Non-compliance with the ESG Reporting Guide constitutes a breach of the Listing Rules, which may result in investigations or regulatory responses such as disciplinary actions or issuance of warning or caution letters by the Stock Exchange, depending on the facts and circumstances.

“Guidance on Climate Disclosures” published by the Hong Kong Exchanges and Clearing Limited

The Hong Kong Exchanges and Clearing Limited published a “Guidance on Climate Disclosures” [2] on 5 November 2021 to provide practical guidance to assist listed companies in complying with the TCFD Recommendations and fulfilling the mandatory reporting requirements under the ESG Reporting Guide. The Guidance targets companies that are yet to develop substantive in-house expertise on climate-related issues and seeks to mitigate the challenges faced by most companies in relation to these issues.

Disclosure obligations by fund managers in Hong Kong

The Securities and Futures Commission of Hong Kong (“SFC”) issued a circular on 29 June 2021[3] to set out its expectations on SFC-authorized unit trusts and mutual funds which incorporate ESG, climate change and/or sustainability factors (“ESG factors”) as their key investment focus (“ESG Funds”) with a view to improve their comparability, transparency, and visibility. The circular will become effective from 1 January 2022 and re-define ESG Funds and their disclosure and reporting obligations. An ESG Fund must disclose in its offering document information regarding (i) its ESG focus, (ii) its ESG investment strategy, (iii) its expected or minimum proportion of ESG investment in terms of net asset value, (iv) any reference benchmark, and (v) related risks and limitations. The ESG Fund should also conduct periodic assessment of the attainment of its ESG focus at least annually and disclose the result of such assessment to its investors through appropriate means, for example in its annual report. The disclosure should cover how it has attained its ESG focus during the assessment period, the basis of the assessment performed (including any estimations and limitations), and comparison between the current and at least the previous assessment period.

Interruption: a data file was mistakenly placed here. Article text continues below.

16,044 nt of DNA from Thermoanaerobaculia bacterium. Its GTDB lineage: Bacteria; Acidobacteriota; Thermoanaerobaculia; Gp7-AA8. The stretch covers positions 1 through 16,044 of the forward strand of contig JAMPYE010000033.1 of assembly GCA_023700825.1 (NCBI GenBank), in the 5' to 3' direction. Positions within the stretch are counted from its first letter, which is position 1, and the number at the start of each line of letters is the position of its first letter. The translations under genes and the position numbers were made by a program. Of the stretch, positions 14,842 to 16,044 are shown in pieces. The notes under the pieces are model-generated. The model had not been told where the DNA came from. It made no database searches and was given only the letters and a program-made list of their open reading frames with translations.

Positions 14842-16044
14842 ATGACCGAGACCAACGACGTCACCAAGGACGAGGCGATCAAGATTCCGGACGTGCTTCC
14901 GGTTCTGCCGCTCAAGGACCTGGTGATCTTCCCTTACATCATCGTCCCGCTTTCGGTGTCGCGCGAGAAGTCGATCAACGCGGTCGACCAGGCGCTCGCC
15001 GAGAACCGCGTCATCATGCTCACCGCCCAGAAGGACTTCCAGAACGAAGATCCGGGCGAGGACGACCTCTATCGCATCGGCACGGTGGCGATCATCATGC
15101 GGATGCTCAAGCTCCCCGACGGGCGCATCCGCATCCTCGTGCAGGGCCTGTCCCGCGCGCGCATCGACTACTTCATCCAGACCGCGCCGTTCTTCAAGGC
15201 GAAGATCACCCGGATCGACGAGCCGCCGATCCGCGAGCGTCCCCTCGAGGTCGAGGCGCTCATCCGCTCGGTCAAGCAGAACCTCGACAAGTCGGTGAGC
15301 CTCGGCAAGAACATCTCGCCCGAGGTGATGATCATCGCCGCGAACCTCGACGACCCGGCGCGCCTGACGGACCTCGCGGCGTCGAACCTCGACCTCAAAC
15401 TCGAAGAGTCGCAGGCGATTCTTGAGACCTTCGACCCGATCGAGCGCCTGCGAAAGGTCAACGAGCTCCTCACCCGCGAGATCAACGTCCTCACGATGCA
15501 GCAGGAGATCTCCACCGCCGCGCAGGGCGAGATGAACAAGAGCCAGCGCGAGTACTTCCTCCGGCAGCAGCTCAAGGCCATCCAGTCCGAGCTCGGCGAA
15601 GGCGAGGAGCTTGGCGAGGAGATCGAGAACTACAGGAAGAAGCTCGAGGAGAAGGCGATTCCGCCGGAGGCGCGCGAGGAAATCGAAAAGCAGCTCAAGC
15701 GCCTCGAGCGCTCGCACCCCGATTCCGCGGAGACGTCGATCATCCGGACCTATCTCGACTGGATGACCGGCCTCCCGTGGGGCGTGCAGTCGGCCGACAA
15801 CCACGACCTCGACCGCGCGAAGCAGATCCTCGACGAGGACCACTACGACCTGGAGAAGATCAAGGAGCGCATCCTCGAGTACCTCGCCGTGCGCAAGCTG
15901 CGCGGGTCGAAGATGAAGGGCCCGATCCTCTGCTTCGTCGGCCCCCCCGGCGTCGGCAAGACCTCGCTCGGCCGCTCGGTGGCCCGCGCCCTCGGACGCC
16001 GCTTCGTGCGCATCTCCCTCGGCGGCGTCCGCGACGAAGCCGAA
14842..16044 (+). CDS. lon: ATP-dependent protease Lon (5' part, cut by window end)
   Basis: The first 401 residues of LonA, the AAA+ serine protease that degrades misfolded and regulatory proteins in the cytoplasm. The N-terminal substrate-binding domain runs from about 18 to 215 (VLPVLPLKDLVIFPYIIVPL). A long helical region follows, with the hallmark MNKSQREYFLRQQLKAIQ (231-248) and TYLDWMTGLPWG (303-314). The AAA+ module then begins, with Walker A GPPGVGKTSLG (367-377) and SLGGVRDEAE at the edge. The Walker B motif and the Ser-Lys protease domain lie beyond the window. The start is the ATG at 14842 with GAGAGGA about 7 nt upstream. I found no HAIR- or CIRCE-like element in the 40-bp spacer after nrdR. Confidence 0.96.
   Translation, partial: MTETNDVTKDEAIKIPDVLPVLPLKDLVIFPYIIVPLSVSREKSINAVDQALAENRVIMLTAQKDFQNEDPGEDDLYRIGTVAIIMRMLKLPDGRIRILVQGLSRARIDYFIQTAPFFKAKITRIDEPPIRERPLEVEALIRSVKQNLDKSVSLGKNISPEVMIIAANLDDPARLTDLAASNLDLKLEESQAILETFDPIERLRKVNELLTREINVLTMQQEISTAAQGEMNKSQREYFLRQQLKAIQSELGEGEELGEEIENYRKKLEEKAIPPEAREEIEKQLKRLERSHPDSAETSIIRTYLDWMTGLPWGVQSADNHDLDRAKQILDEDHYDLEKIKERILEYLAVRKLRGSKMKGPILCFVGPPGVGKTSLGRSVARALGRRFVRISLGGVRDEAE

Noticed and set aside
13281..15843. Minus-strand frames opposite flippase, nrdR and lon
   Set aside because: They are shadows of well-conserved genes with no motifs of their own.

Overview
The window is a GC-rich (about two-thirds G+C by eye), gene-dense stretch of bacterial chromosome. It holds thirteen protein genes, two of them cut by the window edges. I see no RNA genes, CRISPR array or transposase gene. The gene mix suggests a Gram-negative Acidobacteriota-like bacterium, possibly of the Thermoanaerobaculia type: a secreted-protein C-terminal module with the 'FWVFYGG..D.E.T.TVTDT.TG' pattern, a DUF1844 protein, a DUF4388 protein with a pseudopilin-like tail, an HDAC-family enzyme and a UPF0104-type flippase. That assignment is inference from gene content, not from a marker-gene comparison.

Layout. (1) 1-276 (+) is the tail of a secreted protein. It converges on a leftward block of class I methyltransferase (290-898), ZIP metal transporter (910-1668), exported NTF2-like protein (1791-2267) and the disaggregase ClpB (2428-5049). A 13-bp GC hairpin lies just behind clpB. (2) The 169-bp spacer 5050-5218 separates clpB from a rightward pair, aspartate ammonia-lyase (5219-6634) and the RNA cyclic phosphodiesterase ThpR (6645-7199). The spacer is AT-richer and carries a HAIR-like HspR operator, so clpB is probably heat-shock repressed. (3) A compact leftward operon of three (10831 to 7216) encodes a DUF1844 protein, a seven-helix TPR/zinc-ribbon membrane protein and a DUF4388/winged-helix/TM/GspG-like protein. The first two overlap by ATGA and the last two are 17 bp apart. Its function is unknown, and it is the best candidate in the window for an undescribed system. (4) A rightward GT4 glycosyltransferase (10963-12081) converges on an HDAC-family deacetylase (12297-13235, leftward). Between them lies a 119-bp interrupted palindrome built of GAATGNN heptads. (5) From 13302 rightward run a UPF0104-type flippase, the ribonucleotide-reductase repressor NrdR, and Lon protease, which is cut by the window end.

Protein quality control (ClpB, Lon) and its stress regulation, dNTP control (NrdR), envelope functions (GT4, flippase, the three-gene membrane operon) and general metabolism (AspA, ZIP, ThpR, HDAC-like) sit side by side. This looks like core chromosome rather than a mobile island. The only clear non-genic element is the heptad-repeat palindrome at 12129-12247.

As another initiative, the SFC announced in August 2021 that the Fund Manager Code of Conduct will be amended to require fund managers managing collective investment schemes (“CIS”) to (i) take climate-related risks into consideration in their investment and risk management processes and (ii) make appropriate disclosures. The requirements cover four key elements, namely governance, investment management, risk management and disclosure. Baseline requirements are to be complied with by all those managing CIS, while enhanced standards only apply to fund managers with CIS under management which equal or exceed HK$8 billion (approximately US$1 billion) in fund assets for any three months in the previous reporting year. [4]

The SFC stresses that it will keep abreast of the development of local and international regulations and standards in this area and will refine its requirements and provide further guidance when necessary.

The Companies (Strategic Report) (Climate-related Financial Disclosure) Regulations 2021 of the UK (the “Regulations”)

In the UK, currently only listed companies are required to make climate-related disclosure in their annual reports. The Financial Conduct Authority (“FCA”) made it compulsory for listed UK companies (companies with a premium listing, and companies with a standard listing for financial years beginning on or after 1 January 2022) to disclose on a “comply or explain” basis against the TCFD Recommendations.

On 29 October 2021, the UK announced that the Regulations has been laid before the Houses of Parliament. The proposals contained would amend the Companies Act 2006 and require many of the largest UK companies (including both listed companies and large private companies with more than 500 employees) to disclose climate-related financial information in the non-financial information statement portion of their strategic reports that will be publicly available and accessible to investors and the general public. If passed into law, the Regulations will be effective from 6 April 2022 and companies subject to them will need to comply with the new reporting requirements for accounting periods starting on or after this date.

Although the exact content required is not clear, the Department for Business, Energy and Industrial Strategy of the UK has stated that it intends to release more comprehensive guidance before the end of 2021 to assist companies in preparing to implement the Regulations. Further, some useful publications on making disclosures in accordance with the TCFD Recommendations which companies can draw reference to when preparing ahead for the regime have been published, including the London Stock Exchange’s guidance[5] for London-listed companies regarding climate reporting best practices and implementation of the TCFD Recommendations. In line with such recommendations, the following disclosures are likely to be required[6]: